Q.3) What deductions were developed during the study of malaria?
Answer: Deductions made during the study of malaria: Biologists further built upon the ancient observations and discovery of Laveran. They developed a hypothesis i.e. “Plasmodium is the cause of malaria.” For testing this hypothesis through experiment, biologists made a deduction; “If Plasmodium is the cause of malaria, then all malarial patients should have Plasmodium in their blood.”
Q.4) How Ronald Ross conducted the experiment to prove that mosquitoes are involved in the spread of malaria?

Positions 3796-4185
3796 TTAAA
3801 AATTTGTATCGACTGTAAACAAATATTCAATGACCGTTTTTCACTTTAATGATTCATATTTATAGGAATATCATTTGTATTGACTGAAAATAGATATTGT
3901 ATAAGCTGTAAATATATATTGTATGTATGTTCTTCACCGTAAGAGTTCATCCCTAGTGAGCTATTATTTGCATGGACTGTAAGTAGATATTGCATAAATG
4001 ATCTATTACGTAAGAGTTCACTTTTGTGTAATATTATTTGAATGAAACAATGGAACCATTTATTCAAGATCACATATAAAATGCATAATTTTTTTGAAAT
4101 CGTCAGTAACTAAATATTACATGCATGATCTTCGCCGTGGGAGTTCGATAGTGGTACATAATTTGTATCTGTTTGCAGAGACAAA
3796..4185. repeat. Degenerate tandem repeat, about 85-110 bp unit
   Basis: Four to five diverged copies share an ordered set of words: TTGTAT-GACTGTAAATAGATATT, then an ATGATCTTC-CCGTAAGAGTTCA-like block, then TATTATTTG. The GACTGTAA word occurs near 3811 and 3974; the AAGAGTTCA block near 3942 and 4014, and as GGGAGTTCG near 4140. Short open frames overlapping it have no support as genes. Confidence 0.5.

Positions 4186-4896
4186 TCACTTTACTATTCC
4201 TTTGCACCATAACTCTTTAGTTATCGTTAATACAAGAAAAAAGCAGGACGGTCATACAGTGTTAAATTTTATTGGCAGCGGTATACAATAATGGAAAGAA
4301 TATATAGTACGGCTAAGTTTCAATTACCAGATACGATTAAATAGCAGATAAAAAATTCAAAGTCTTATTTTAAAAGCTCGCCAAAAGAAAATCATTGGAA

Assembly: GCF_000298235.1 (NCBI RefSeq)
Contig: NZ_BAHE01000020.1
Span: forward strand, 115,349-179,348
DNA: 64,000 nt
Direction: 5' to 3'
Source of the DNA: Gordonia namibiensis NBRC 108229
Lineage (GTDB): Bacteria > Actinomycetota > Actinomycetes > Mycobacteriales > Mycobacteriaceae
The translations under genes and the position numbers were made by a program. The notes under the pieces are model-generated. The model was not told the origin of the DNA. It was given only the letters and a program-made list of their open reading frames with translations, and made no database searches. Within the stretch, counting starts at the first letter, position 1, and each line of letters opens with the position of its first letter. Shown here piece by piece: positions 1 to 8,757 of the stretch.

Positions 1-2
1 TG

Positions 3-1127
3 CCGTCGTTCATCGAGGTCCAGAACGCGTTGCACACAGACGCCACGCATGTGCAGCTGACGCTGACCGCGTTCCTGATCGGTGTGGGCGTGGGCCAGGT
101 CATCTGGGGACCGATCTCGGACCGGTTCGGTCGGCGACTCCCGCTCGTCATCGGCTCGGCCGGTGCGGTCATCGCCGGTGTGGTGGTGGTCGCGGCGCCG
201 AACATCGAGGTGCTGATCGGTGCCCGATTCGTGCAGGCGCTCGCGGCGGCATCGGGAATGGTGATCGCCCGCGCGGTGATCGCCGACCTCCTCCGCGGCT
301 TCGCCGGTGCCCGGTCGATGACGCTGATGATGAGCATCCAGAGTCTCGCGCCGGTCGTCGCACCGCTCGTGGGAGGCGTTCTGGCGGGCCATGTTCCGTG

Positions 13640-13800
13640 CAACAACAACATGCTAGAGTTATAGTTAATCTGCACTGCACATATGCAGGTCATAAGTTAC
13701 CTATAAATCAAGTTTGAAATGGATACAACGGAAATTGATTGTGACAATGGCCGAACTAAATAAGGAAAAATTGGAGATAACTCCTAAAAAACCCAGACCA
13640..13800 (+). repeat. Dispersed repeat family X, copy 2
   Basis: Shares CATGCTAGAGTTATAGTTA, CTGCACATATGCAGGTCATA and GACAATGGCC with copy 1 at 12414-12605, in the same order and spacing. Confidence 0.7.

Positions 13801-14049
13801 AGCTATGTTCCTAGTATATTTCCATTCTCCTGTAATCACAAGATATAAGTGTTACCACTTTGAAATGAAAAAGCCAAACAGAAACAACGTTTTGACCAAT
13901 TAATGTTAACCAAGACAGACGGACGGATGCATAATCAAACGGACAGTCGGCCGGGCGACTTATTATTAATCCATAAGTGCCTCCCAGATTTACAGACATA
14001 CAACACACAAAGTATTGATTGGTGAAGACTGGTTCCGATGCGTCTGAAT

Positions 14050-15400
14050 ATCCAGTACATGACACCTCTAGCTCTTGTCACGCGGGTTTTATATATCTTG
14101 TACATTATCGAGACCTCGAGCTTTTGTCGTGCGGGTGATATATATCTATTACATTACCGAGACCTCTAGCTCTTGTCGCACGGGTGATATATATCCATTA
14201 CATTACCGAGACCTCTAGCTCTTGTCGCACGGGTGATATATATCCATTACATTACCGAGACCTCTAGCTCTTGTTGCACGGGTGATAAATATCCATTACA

Answer: Experiment by Ronald Ross: Ronald Ross was a British army physician who worked in India in the 1880s. He performed important experiments to test the deduction that “If mosquitoes transmit Plasmodium, then Plasmodium should be present in mosquitoes.” He also received Nobel Prize for his work on the transmission of Plasmodium. He allowed a female Anopheles mosquito to bite a malarial patient. He killed the mosquito and found Plasmodium multiplying in mosquito’s stomach. In the next experiment, he allows an infected mosquito (having Plasmodium) to bite a healthy person. If the hypothesis was true, the healthy person would have gotten malaria. But he did not use human beings for such a risky experiment. Ross experiment on sparrows: Ross performed his experiment again but used sparrows instead of human beings. He allowed a female Culex mosquito to bite a sparrow suffering from malaria. He killed some of the mosquitoes and studied them. He found that Plasmodium multiplied in the walls of the mosquito’s stomach and then moved into the mosquito’s salivary glands. He allowed infected mosquitoes to bite healthy sparrows. Ross found that these healthy sparrows got malaria. When he examined the blood of these previously healthy sparrows, he found many Plasmodium in it. In this way, biologists had got the solution of the 2nd biological problem (How Plasmodium is transmitted to human beings?). The hypothesis (Mosquitoes transmit Plasmodium.) was proved true and taken as the solution of a biological problem.